Archives for posts with tag: Rye koji

The last batch of koji for this year is put out to dry.

I’ve gone through about 15 kilos barley, 10 kilos rye, and 16 kilos of rice turning it into koji. Some has already been made into miso, some has been sold, a little more will be made into miso and the rest will be saved to sell or make into miso in the fall.

The koji making season is over for this year. Now it is time to start planting seeds.

My first batch of light rye koji was dried and ready to use, so I boiled a kilo of french eco soybeans.

This time I’m using the rye koji made with Higuchi yellow barley tane koji. The next batch will be with the one from Gem Cultures.

I’m using the standard 2 year miso recipe.

At about this time last year I got the idea of trying rye for koji making. I had my grain farmer run the rye grains through the husking machine he uses for barley. It worked fine, so I made 3 batches of rye miso. The first one, a 6 month miso, was good and now long eaten up. The second, a 1 year miso is now open and it is great. It has a flavor of it’s own.

There is a 2 year miso too, to open next year.

In the mean time I must get busy and make more rye koji and rye miso.

It grew very well

I’ll make some with the other barley tane koji too – and a couple batches of 2 year rye miso.

Yesterday I was out at Stora Hällsta, the organic farm where I buy my barley and rye for koji making, as well as other farm products.

They have a full battery of milling machines, including a huller for hulling barley. When I order whole grains for koji making, I have them run through the huller i little extra, so that the koji mold grows better. That goes for the rye too, even tho it does’t need hulling.

It’s gone about 6 months since I made my first ever rye miso. One batch was a sweet miso – more rye koji, less salt and less time. I have opened it and  tasted it.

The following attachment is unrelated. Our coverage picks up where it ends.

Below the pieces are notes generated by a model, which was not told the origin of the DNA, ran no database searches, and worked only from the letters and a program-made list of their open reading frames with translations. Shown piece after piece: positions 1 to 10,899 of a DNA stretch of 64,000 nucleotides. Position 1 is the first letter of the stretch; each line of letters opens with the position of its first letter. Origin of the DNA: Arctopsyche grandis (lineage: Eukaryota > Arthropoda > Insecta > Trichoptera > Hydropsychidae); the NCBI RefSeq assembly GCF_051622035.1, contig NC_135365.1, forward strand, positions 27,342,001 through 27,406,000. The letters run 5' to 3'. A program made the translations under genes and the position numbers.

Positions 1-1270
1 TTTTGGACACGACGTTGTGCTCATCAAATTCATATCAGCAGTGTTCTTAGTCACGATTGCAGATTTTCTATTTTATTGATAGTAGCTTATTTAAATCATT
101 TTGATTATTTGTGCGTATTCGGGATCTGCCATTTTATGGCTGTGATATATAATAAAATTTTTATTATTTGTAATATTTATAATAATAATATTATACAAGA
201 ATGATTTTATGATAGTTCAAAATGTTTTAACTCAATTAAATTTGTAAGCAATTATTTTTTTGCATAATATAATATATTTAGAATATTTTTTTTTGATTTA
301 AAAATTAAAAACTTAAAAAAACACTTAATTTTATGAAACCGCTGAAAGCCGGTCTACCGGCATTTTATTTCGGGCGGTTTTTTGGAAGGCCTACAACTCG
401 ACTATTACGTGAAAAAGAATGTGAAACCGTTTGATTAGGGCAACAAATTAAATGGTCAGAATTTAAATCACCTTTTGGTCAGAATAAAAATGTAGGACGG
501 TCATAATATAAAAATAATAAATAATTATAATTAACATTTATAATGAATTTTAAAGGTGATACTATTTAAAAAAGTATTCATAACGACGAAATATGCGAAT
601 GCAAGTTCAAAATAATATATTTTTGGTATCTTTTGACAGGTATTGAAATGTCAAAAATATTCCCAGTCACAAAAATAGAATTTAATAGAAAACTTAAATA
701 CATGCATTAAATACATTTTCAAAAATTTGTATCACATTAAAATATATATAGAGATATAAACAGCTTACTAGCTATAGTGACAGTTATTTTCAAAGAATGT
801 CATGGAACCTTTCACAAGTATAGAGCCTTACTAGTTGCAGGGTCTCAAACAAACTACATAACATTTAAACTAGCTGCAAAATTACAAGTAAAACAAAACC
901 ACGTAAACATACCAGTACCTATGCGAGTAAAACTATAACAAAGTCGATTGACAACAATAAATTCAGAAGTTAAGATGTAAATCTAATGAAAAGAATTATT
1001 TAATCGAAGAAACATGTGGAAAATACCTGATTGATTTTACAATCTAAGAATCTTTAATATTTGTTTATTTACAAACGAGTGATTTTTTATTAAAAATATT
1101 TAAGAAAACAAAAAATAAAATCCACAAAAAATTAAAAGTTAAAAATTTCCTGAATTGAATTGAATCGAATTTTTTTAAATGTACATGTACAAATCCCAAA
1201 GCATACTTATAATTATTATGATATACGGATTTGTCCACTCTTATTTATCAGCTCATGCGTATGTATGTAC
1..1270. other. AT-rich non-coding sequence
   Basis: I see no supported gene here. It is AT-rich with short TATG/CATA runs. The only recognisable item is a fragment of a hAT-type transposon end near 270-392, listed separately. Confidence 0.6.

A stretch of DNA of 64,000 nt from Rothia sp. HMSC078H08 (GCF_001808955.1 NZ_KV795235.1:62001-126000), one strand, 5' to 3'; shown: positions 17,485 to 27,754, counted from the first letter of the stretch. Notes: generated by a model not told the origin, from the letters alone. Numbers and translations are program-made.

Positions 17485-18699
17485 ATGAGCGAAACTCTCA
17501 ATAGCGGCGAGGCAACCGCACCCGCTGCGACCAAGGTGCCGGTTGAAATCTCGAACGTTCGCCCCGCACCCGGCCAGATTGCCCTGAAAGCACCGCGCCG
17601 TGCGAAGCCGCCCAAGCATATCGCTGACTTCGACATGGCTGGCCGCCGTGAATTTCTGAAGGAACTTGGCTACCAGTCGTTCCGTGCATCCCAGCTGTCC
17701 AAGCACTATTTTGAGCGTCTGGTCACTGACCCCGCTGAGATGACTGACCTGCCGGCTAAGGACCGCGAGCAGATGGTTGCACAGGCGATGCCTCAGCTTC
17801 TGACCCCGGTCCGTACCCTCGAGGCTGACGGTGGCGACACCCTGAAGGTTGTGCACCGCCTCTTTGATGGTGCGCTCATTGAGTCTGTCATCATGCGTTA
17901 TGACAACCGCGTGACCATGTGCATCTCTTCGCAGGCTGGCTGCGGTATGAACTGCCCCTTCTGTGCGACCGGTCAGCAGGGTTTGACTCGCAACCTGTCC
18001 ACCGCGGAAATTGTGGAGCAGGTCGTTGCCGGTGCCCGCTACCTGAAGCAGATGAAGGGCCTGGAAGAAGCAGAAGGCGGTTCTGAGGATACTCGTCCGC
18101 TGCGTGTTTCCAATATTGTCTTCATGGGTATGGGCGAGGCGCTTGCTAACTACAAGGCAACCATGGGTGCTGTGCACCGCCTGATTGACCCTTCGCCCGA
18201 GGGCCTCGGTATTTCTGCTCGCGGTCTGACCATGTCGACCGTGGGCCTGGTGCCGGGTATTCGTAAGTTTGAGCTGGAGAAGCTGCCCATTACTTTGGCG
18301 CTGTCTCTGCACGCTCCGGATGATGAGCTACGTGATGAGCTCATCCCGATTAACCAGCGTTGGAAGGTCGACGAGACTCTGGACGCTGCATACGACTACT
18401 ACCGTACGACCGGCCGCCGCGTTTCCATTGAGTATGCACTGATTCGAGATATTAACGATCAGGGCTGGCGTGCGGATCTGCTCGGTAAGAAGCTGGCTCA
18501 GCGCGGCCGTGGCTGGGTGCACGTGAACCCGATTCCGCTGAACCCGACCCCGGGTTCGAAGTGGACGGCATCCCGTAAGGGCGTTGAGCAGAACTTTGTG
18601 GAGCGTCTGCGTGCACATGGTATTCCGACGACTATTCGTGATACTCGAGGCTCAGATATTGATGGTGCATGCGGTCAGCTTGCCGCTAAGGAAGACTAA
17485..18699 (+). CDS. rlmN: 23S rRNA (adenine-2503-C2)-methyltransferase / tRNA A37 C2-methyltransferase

And made a vegetable soup with it. 


Nice color and smell. It was, of course, a bit weak because of the short fermentaion time, but very tasty. It had the sweet-sour flavor of a good sweet miso, and the umame effect was great. Ot will be interesting to see and taste the development of the 1 year and 2 year miso versions. When the time comes. 

This time the beans got cooked right. And the result was perfect – so far. One jar of 6 month rye miso and the other jar of 1 year rye miso. 


I had 600 grams of rye koji which I divided into 3 parcels of 200 grams each, 1 for later use to test rye amazake and 2 for quick miso. 

I had to recalculate my standard recepes for 6 month miso and 1 year miso with 200 grams koji as the fix figure. 

6 month miso:

  • 167 gr soybeans
  • 200 gr rye koji
  • 33 gr salt

1 year miso

  • 188 soybeans
  • 200 gr rye koji
  • 45 gr salt

Both fit nicely into 1 liter jars for fermentation. Now for the final ingredient – wait. 

Now that I have some nice rye koji, I can do some experiments using it. First out is a 2 year rye miso using my standard recipe. 



2 years will be a long time to wait, so next week I will have to make some express miso, so that I can get a good taste of it sooner.

The second batch of rye koji is a great success too. 


That’s the last batch of koji for this year – 27 batches in all. Some have gone to making miso and amazake already, but there should be plenty left for more miso now and this fall, as well as for selling. And if I run out, I can always make more in december. 

Success!


Ready for drying;


I will make one more batch of rye koji then a batch or two of rye miso next week. I think I’ll try to make a batch of rye amezake too, to see what that tastes like.  

It looks good, smells good, feels good, tastes good and is growing well. 


It’s the morning of the second day and it’s already sporulating. I think it’s going to be a success.